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I have come across this very famous proverb many times that blames people who don't take a stand for bad things that happen in the world.

As far as I remember, it had something to do with the world ending and the people who had not taken a stand were to blame. However, I cannot remember the exact wording, nor can I find it anywhere on the internet.

I am open to other suggestions as well...

  • Your question is likely off-topic if there is only one such phrase that will satisfy. – lbf Feb 7 at 14:18
  • There may be many which satisfy but I am looking for a very specific one. I am not sure if this is the correct forum to ask such a question but I couldn't think of a better place. Please suggest if you have any alternatives. – Siddharth Garg Feb 7 at 16:02
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    If you have indeed heard it many times than you should be able to give us more to go on with. Guessing games i.e. I am thinking of a word/phrase/etc --what is it? do not go over well here. – Cascabel Feb 7 at 17:35
  • There's also Yeats's The Second Coming: "Things fall apart; the centre cannot hold ...The best lack all conviction, while the worst Are full of passionate Intensity." poetryfoundation.org/poems/43290/the-second-coming – remarkl Feb 8 at 5:54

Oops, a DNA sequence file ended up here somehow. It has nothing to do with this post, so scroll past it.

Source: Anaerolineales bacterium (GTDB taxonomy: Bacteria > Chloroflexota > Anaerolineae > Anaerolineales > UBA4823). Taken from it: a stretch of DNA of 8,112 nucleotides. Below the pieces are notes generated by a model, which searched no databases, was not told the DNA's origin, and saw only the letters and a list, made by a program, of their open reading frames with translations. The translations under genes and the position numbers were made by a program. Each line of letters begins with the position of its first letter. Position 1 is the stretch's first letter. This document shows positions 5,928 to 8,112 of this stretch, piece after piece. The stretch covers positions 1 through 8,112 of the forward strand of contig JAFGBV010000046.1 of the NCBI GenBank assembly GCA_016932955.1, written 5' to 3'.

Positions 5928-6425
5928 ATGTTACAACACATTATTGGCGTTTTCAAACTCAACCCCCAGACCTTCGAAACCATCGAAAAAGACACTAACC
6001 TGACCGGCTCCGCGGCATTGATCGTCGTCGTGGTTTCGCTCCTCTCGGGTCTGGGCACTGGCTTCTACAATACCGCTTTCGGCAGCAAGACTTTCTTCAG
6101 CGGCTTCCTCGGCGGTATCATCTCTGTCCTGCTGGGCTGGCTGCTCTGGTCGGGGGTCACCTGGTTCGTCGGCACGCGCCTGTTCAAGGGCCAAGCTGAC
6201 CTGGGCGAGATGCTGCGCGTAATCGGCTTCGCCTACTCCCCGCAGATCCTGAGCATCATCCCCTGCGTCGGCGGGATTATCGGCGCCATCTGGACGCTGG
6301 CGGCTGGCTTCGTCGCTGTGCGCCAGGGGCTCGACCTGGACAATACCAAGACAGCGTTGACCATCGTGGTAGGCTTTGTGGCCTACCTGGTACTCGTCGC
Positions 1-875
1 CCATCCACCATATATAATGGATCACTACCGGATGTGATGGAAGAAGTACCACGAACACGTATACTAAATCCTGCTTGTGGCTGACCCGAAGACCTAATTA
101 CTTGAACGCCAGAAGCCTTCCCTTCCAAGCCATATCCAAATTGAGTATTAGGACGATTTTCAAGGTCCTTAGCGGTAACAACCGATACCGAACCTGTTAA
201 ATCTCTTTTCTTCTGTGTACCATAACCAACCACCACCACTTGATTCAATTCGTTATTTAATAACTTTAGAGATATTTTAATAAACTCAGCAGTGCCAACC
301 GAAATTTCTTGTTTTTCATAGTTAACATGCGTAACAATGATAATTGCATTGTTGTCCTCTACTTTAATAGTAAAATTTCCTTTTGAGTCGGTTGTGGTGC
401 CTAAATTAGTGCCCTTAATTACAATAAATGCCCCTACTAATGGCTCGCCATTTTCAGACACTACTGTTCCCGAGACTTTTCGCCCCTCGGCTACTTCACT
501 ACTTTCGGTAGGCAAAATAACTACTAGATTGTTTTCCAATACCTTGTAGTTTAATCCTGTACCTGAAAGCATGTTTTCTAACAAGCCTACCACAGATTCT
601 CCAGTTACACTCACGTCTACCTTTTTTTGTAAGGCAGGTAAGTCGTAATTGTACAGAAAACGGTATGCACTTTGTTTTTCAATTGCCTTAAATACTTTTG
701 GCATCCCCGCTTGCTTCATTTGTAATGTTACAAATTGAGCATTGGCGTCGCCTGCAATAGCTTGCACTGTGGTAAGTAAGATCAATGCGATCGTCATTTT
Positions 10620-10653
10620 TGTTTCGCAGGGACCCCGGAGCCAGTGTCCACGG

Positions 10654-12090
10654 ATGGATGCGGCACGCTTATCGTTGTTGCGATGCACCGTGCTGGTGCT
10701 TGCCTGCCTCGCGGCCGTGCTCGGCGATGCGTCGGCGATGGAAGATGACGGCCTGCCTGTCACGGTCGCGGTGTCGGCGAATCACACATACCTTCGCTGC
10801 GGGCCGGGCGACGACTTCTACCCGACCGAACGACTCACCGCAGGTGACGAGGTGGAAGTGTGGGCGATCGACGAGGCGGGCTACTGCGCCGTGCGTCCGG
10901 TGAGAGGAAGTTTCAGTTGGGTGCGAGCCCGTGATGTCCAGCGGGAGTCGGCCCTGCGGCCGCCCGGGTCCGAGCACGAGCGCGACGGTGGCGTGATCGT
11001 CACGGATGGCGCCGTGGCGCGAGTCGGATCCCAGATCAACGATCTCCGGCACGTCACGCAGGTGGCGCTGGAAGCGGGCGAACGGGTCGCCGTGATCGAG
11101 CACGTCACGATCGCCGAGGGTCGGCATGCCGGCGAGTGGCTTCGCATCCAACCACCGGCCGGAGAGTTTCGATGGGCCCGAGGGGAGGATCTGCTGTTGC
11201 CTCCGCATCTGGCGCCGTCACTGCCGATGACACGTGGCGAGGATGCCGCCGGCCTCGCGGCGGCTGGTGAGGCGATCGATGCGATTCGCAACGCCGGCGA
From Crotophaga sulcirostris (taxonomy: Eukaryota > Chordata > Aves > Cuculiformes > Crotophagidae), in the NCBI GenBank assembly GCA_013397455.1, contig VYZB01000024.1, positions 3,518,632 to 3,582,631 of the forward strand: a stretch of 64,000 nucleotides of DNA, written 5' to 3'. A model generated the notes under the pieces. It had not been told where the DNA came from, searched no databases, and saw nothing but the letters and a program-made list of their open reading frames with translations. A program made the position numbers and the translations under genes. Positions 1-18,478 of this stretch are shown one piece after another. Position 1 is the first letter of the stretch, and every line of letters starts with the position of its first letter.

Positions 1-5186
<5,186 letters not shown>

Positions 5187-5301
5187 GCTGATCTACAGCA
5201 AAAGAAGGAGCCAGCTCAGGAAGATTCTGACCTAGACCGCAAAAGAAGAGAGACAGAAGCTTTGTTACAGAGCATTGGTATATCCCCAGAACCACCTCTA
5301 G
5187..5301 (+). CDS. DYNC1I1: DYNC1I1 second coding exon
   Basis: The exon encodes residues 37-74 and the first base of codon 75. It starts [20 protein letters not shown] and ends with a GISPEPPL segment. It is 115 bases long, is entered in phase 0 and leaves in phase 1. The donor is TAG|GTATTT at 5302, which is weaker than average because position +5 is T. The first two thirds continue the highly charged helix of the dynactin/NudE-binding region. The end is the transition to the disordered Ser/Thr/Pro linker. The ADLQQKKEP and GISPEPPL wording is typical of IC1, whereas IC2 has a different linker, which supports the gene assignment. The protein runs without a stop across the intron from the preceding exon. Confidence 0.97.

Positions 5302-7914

• @Chappo.. Done. Moreover one of the answers fits my use case so already selected it as correct. Thanks for the suggestion – Siddharth Garg Feb 12 at 7:56
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“The only thing necessary for the triumph of evil is for good men to do nothing.” Edmund Burke (in a letter addressed to Thomas Mercer).

  • This does fit my use case to a certain extent however I am looking for a very specific proverb / quote that's been causing an itch in my brain. Will wait for sometime and, if I don't get the correct answer, will accept yours. – Siddharth Garg Feb 7 at 16:11
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I don't know about a proverb, but just in case we've a problem with naming conventions, you may be thinking of "First they came ..." a poem written by the German Lutheran pastor Martin Niemöller (1892–1984). Further details on Wikipedia

First they came for the socialists, and I did not speak out—
Because I was not a socialist.

Then they came for the trade unionists, and I did not speak out—
Because I was not a trade unionist.

Then they came for the Jews, and I did not speak out—
Because I was not a Jew.

Then they came for me—
and there was no one left to speak for me.

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  • Broken reeds, he proclaimed, damning the people who did not take a stand!.

  • an unreliable or undependable person. (metaphor of a useless, broken reed in an instrument.) You can't rely on Jim's support. He's a broken reed. Mr. Smith is a broken reed. His deputy has to make all the decisions.

This expression refers to Isaiah 36:6, in which the Assyrian general taunts King Hezekiah of Jerusalem about the latter's supposed ally, the Egyptian pharaoh: ‘Lo, thou trusteth in the staff of this broken reed, on Egypt’.

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